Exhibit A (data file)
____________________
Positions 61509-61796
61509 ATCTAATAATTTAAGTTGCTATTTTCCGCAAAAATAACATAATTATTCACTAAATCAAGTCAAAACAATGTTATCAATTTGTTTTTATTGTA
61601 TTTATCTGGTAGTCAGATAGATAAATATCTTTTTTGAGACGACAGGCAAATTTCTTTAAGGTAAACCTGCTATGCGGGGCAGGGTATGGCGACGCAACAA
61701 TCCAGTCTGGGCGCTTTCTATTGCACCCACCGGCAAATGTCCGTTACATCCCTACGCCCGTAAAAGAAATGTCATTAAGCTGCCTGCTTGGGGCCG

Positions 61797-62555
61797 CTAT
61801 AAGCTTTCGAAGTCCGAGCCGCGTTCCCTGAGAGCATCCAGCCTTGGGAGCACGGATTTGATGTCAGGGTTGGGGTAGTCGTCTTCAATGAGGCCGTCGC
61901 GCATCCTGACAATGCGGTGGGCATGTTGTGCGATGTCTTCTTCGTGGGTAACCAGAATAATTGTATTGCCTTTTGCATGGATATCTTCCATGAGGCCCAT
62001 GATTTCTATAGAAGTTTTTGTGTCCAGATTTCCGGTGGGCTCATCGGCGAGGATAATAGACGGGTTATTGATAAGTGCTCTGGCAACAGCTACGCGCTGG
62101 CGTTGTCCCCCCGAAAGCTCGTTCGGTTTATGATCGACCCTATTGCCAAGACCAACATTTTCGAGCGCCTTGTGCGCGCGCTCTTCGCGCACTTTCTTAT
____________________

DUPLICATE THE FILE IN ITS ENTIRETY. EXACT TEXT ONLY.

Positions 61509-61796
61509 ATCTAATAATTTAAGTTGCTATTTTCCGCAAAAATAACATAATTATTCACTAAATCAAGTCAAAACAATGTTATCAATTTGTTTTTATTGTA
61601 TTTATCTGGTAGTCAGATAGATAAATATCTTTTTTGAGACGACAGGCAAATTTCTTTAAGGTAAACCTGCTATGCGGGGCAGGGTATGGCGACGCAACAA
61701 TCCAGTCTGGGCGCTTTCTATTGCACCCACCGGCAAATGTCCGTTACATCCCTACGCCCGTAAAAGAAATGTCATTAAGCTGCCTGCTTGGGGCCG

Positions 61797-62555
61797 CTAT
61801 AAGCTTTCGAAGTCCGAGCCGCGTTCCCTGAGAGCATCCAGCCTTGGGAGCACGGATTTGATGTCAGGGTTGGGGTAGTCGTCTTCAATGAGGCCGTCGC
61901 GCATCCTGACAATGCGGTGGGCATGTTGTGCGATGTCTTCTTCGTGGGTAACCAGAATAATTGTATTGCCTTTTGCATGGATATCTTCCATGAGGCCCAT
62001 GATTTCTATAGAAGTTTTTGTGTCCAGATTTCCGGTGGGCTCATCGGCGAGGATAATAGACGGGTTATTGATAAGTGCTCTGGCAACAGCTACGCGCTGG
62101 CGTTGTCCCCCCGAAAGCTCGTTCGGTTTATGATCGACCCTATTGCCAAGACCAACATTTTCGAGCGCCTTGTGCGCGCGCTCTTCGCGCACTTTCTTAT